05 October 2007

The Economist & CSR: From Foes to Friends

What a difference two years can make. CSR has made it into mainstream:

Economist '2005 :
The respected conservative weekly was pretty much on the side of Milton Friedman's "The Social Responsibility of Business Is to Increase Its Profits". It dismissed CSR not only as a superficial PR exercise but even dismissed as counterproductive. "CSR cannot be a substitute for wise policies in these areas. In several little-noticed respects, it is already a hindrance to them...To improve capitalism, you first need to understand it. The thinking behind CSR does not meet that test."

Economist '2007:
It seems that the benefits that have been well documented (e.g. in Michael Porter's article) for some time, are becoming mainstream finally. In response to a CSR-critical book “Supercapitalism” the Economist writes:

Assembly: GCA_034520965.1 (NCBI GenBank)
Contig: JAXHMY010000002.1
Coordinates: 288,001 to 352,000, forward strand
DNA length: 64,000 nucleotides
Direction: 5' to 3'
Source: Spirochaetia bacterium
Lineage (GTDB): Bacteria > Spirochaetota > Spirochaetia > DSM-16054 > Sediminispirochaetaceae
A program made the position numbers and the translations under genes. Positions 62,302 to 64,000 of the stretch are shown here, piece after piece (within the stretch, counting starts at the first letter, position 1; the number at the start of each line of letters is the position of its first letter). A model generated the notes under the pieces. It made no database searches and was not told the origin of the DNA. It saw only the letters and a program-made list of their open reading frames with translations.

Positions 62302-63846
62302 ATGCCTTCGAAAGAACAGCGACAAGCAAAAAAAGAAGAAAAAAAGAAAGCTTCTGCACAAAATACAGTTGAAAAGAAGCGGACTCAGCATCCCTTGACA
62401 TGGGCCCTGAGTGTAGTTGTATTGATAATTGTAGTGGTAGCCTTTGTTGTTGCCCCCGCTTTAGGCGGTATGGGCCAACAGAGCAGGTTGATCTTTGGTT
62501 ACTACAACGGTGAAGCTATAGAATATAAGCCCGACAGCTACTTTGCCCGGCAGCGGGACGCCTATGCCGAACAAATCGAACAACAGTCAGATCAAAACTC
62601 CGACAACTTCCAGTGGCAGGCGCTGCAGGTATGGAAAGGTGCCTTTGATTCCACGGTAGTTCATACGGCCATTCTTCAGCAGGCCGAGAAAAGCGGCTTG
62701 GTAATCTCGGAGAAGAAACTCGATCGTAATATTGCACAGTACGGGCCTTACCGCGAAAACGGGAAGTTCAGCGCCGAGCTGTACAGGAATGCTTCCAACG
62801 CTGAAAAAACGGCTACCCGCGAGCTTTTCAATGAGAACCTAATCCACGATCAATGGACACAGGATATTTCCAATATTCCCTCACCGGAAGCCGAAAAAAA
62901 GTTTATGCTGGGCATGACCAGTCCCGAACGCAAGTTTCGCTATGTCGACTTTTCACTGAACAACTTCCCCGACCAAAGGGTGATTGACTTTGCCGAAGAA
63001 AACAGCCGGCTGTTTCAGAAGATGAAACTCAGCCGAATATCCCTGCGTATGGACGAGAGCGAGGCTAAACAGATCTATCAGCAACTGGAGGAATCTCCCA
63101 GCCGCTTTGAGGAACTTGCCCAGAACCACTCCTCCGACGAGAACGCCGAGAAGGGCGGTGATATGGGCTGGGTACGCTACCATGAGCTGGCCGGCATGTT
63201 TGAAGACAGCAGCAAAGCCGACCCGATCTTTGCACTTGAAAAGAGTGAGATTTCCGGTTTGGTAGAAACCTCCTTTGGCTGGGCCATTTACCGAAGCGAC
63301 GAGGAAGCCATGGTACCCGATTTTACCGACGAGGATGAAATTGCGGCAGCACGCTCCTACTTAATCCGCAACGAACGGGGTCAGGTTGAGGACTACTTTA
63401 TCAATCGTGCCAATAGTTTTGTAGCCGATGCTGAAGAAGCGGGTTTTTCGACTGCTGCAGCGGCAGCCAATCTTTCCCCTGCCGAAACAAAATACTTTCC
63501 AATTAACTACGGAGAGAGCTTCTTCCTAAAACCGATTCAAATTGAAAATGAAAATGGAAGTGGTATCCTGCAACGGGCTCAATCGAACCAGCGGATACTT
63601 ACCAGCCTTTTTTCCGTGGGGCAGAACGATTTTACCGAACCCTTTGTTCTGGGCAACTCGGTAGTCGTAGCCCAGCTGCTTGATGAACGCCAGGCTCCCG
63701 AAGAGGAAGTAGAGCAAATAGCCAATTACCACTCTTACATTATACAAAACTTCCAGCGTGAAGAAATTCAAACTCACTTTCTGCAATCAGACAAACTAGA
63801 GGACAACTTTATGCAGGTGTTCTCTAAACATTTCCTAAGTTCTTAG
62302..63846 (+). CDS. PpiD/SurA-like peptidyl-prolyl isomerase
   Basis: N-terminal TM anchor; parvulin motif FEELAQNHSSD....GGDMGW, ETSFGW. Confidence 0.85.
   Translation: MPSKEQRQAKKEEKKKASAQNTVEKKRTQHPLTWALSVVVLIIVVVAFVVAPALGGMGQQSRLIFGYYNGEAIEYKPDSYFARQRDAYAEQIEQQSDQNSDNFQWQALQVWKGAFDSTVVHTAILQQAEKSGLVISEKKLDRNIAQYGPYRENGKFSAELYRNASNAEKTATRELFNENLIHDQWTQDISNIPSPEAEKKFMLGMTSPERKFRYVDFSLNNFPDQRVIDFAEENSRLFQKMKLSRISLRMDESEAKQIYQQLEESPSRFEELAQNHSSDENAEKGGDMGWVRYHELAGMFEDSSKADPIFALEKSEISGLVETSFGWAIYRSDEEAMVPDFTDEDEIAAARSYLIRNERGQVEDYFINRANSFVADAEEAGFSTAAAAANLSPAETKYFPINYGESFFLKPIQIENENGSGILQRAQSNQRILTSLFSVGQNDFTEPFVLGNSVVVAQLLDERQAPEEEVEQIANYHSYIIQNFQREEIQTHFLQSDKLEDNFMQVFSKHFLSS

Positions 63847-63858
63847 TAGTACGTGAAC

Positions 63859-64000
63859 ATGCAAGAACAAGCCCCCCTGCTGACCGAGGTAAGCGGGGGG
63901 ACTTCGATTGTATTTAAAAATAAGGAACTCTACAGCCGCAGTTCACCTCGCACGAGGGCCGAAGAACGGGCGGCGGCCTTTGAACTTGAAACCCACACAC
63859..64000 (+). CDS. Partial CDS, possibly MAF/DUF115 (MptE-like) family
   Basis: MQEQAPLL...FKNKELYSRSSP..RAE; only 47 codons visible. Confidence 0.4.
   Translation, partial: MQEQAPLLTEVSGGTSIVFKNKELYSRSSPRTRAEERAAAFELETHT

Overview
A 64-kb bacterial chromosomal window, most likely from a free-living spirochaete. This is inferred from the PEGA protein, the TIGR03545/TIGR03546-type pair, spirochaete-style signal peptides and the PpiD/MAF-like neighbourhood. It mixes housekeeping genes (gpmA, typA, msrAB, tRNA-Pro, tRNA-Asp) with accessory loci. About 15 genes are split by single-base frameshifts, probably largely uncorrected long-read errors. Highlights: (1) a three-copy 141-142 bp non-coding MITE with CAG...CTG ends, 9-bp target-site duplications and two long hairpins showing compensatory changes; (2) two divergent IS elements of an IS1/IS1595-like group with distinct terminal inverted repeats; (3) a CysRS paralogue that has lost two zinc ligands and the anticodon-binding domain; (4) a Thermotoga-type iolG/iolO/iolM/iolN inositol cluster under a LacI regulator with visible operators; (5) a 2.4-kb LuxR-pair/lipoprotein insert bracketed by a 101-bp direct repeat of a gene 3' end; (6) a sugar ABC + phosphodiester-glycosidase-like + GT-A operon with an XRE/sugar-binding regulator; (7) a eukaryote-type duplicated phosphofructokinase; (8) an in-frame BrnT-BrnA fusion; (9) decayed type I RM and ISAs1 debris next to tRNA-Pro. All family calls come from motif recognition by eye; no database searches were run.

"[D]one well, CSR can motivate employees and strengthen brands, while also providing benefits to society. Understanding and responding to the social context in which firms operate is increasingly a source of new products and services, observes Jane Nelson of the Prince of Wales International Business Leaders Forum. Telling firms they need not act responsibly might cause them to under-invest in these opportunities, and to focus excessively on short-term profits."

Simon Zadek, the boss of AccountAbility summarizes the state of CSR in a nice way: “The ‘whether in principle' conversation about CSR is over,” he says. “What remains is ‘What, specifically, and how?'”. Answers to these important questions is what the UN Global Compact with its local networks in over 70 countries tries to foster. And this blog highlights some of outstanding business4good cases.

Thanks to the Triple Bottom Line Blog